It has emerged that G protein-coupled receptors (GPCRs) are popular drug targets, accounting for about one-third of approved drugs and many hundreds of drugs currently in development.
They act as molecular switches that transduce extracellular signals by activating heterotrimeric G proteins (G proteins) located at the inside of the cell. Changes in shape of these proteins determine essential processes, including whether an eye detects light, a virus invades a cell or a drug slows a racing heart. GPCRs sit in the membranes of cells throughout the body. They pick up signals from outside the body — such as odors, flavors or light — and signals from within the body, such as neurotransmitters or hormones. Once those signals are transmitted to the inside of the cell, they activate intracellular G proteins, triggering a variety of biochemical pathways. Despite their importance in biology and medicine, the way G protein-coupled receptors couple the detection of a signals from the outside world to the activation of the G-protein at the inside of the cell has remained largely unknown - an important obstacle to understanding their function.
AdvertisementIn an article in Nature, scientists from Stanford University, University of Wisconsin and VIB-Vrije Universiteit Brussel now reveal the complete three-dimensional atomic structure of an activated GPCR — the beta-2 adrenergic receptor (beta-2AR) — in a complex with its G protein. This is an important step towards the understanding of how the receptors actually work.
Beta-2 AR is activated by the hormones adrenaline and noradrenaline. Activation of the receptor lies at the basis of the body's fight-or-flight response by speeding up the heart, increasing blood pressure and opening airways. As a result, it is a key target for anti-asthma and blood pressure medications.
Adrenaline binds from the outside of the cell to the adrenergic receptor that is embedded in the cellular membrane, causing the heterotrimeric G protein (Gs) to fall apart in two pieces (G-alpha-S and G-beta-gamma). One piece (G-alpha-S) transmits the adrenaline signal to an effector enzyme; the other piece (G-beta-gamma) transmits the signal to an effector ion channel.
Although the receptor beta-2AR been discovered 20 years ago, the exact mechanism of its function remained unknown, impeding improvements of the drugs that act on this receptor. To explain the function of this receptor, it was important to catch the signaling complex in the act, a dance in two parts featuring four key players: the hormone (adrenaline or noradrenaline), the receptor and the G protein that is built from G-alpha-S and G beta-gamma.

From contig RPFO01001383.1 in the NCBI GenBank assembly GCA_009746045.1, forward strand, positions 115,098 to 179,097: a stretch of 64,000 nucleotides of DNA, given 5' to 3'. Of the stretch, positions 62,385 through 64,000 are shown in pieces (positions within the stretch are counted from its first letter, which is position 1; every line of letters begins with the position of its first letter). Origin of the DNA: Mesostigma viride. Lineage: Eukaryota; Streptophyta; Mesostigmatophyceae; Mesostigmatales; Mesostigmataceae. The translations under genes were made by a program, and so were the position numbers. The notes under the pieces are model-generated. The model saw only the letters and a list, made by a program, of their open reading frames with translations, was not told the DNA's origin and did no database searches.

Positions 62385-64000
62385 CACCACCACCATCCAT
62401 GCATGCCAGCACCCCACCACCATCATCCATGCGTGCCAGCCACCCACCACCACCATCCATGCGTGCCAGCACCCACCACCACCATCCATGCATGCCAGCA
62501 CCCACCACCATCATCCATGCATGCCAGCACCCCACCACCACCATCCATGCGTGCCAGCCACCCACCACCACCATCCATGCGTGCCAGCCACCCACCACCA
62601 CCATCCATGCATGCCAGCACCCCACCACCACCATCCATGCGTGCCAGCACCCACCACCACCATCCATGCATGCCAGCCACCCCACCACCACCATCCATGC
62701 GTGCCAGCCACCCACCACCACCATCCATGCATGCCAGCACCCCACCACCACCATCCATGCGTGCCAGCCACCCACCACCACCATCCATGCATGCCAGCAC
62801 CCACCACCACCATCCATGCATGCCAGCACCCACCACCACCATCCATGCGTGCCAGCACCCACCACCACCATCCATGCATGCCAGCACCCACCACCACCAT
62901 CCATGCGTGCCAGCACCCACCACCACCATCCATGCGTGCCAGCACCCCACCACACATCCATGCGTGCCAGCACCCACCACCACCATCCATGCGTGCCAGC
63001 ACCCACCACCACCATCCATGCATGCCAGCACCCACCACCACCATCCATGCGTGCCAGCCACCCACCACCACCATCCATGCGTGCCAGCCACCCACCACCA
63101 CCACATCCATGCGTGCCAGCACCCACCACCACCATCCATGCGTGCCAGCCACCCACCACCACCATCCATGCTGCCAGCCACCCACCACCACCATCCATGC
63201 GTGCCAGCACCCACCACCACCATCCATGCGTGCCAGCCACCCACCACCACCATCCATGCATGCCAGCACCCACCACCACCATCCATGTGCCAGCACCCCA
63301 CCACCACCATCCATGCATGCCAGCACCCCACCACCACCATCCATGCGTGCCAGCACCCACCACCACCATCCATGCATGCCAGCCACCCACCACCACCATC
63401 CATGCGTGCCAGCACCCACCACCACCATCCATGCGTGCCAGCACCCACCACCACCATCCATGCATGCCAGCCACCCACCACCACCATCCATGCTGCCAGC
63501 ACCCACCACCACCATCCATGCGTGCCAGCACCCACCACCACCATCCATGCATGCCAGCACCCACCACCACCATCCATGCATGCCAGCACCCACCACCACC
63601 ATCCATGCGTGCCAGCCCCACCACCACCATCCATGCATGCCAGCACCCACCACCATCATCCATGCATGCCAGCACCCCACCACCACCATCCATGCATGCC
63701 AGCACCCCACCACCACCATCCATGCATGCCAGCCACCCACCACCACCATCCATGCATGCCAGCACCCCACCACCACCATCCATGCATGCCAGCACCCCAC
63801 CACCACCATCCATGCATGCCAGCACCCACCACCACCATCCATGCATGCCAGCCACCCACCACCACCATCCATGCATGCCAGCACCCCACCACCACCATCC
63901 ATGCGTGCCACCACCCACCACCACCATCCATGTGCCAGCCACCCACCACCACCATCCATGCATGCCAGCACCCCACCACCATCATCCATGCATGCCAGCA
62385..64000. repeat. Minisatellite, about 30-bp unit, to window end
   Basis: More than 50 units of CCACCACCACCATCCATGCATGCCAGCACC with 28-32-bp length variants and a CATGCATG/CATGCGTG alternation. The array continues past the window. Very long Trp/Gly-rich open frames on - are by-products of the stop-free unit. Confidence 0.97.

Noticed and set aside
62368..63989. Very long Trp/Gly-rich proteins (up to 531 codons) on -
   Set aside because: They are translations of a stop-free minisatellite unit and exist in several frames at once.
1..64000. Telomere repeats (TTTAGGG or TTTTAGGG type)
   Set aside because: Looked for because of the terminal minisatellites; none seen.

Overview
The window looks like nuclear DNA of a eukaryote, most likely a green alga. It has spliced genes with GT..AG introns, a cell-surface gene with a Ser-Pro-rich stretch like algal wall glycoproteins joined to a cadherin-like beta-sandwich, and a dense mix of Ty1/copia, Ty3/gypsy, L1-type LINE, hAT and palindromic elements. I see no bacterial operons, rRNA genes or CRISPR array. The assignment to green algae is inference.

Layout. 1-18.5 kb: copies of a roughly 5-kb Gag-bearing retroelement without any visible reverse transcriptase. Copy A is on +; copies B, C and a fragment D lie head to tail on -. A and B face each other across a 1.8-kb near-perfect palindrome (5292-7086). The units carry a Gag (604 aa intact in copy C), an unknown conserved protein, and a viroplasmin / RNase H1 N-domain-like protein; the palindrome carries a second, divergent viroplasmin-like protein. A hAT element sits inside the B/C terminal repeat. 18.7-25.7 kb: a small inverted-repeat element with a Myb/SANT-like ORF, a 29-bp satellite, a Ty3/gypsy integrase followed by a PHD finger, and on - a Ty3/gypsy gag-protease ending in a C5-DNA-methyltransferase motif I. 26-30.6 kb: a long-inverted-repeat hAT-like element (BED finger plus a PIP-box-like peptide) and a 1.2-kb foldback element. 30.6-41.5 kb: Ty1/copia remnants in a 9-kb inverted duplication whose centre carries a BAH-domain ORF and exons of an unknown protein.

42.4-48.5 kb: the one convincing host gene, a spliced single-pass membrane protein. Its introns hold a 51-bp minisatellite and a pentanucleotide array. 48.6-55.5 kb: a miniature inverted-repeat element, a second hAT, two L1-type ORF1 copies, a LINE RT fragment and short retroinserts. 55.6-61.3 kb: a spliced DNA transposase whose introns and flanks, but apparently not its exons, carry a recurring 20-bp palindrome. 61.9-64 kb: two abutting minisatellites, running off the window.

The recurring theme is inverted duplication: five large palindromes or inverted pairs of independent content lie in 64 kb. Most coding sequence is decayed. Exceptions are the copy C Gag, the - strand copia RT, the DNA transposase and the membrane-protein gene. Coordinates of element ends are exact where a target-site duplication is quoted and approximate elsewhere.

Now, 20 year later, this is exactly what the researchers Stanford University, University of Wisconsin and VIB-Vrije Universiteit Brussel have accomplished. They produced two key freeze-frame pictures of this dance. In January 2011, they produced the first images of an active receptor, coupled to a drug-like molecule that acts like the hormone. In a follow-up article in Nature, they now present the poignant moment in the ballet - the four-partner embrace that includes the hormone, the receptor, G-alpha-S and G-beta-gamma. These findings provide the very first three dimensional insights in transmembrane signaling trough GPCRs, a molecular process that is considered to be one of the most fascinating problems in biology. The discovery is important because the interactions between the GPCR and G-alpha-beta-gamma are pharmacologically relevant and unlock the secrets of functional selectivity, the ability of different drugs to coax distinct downstream effects from a single kind of receptor.
Obtaining a 3D image of the Hormone:GPCR:G-alpha-beta-gamma complex proved to be very complicated. The large and membrane embedded complex is unstable, difficult to prepare and the components are difficult to express and purify. Jan Steyaert and Els Pardon in Brussels produced a Xaperone™, that binds simultaneously on G-alpha-S and G-beta-gamma and holds these proteins together in the complex. The structure of this stabilized complex was determined using X-ray crystallography techniques. The Advanced Photon Source beamline 23 ID-B at the Aragon Synchrotron, one of the most powerfull X-ray sources worldwide was used as a molecular camera.
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